- verb to put or place someone or something in a position
- noun a situation or state of affairs
- noun a job or paid work in a company
- noun the state of a person’s current financial holding in a stock
- noun a point of view
- A trader's open contracts in the futures market.
- A reference to a shipping period, as in "Feb/March position."
- The specific location of something within space. For example, the location of a magnetic pole, a ship, or where a laser beam is directed. Also, to place in such a location.
- The location of something relative to something else. For instance, a line of position, or the displacement of the value of a voltage from a reference position. Also, to place or be situated at such a location.
- The manner or orientation in which something is placed, arranged, or installed. Also, to place, arrange, or install in this manner. For example, the precise positioning of an object by a mechanical arm, or through the use of a micropositioner. 4. A position (1) as opposed to another such position, or other possible positions. For instance, the on position of a switch, or an operating position.
- The position (1) a component, circuit, device, piece of equipment, or system is set at, when multiple such positions are available. For example, the sensitivity setting of a measuring instrument.
- A trading commitment that involves going either long or short a financial market or currency pair. Forex traders using a day trading strategy will usually carry no net trading position in their account outside of the hours of their normal trading day.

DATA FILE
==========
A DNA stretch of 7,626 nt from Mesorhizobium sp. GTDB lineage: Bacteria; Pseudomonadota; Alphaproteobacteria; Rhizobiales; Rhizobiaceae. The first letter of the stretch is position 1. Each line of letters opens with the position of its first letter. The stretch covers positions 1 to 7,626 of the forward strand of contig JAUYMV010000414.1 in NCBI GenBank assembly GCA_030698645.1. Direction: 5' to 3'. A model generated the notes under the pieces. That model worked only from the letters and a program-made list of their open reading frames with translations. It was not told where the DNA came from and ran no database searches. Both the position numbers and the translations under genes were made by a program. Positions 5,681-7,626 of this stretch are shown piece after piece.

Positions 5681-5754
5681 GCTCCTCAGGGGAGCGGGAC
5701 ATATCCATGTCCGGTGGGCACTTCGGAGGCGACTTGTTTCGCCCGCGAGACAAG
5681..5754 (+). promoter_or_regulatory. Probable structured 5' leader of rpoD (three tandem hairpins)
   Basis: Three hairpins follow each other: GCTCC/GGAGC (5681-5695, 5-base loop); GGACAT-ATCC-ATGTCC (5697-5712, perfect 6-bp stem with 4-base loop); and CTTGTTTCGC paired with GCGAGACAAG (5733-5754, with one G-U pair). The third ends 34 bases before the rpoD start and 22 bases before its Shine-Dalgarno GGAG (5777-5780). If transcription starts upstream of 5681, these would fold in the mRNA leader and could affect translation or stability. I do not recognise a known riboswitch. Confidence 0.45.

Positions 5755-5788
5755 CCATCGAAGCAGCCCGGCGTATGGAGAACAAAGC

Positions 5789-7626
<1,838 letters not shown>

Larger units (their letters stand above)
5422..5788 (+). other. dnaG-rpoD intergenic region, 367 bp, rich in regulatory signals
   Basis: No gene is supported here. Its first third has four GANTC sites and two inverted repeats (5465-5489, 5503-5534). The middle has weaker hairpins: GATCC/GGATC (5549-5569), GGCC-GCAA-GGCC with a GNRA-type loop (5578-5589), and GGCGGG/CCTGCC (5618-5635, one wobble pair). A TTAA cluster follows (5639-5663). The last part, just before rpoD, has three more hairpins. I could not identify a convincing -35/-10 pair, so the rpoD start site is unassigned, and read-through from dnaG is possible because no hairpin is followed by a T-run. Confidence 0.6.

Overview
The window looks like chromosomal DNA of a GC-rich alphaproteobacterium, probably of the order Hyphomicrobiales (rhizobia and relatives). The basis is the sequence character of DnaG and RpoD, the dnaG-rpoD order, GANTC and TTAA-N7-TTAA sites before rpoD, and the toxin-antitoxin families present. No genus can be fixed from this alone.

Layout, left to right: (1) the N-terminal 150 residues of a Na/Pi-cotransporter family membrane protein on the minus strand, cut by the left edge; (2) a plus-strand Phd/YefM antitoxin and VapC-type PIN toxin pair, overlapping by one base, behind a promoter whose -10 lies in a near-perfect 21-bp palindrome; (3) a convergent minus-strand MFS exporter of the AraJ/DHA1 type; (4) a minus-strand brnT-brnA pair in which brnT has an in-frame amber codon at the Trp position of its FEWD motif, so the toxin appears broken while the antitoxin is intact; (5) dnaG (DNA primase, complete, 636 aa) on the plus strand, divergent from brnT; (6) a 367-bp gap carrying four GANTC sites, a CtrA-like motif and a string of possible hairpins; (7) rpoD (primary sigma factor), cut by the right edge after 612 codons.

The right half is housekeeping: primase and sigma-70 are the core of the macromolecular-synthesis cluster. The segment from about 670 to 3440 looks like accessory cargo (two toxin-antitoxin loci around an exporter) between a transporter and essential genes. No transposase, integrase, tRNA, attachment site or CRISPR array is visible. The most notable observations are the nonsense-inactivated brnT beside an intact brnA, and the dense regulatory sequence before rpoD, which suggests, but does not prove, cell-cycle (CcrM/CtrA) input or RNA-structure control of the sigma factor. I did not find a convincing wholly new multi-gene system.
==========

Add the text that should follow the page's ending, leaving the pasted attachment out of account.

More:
Information & Library Science
- noun a person’s job or status within a company
- noun the way a person’s body is arranged
- verb to place something in a particular position
- noun a place occupied by troops or equipment for tactical purposes
- noun the place where a player is standing or playing
- noun a site, the place where a building is
- noun a job, or a rank in an organisation
- noun a separate place where a customer is dealt with
Origin & History of “position”
Position comes via Old French from Latin positiō, a noun formed from posit-, the past participial stem of Latin pōnere ‘put, place’. this was also the source of English posit (17th c.), positive (13th c.) (which etymologically means ‘placed down, laid down’, hence ‘emphatically asserted’), post (in the senses ‘mail’ and ‘job’), and posture (17th c.). And in addition it lies behind a wealth of English verbs (compose, depose, dispose (14th c.), expose (15th c.), impose, interpose (16th c.), oppose, repose, suppose, transpose (14th c.), etc) whose form underwent alteration by association with late Latin pausāre ‘stop’ (see (pose)); postpone exceptionally has retained its link with pōnere.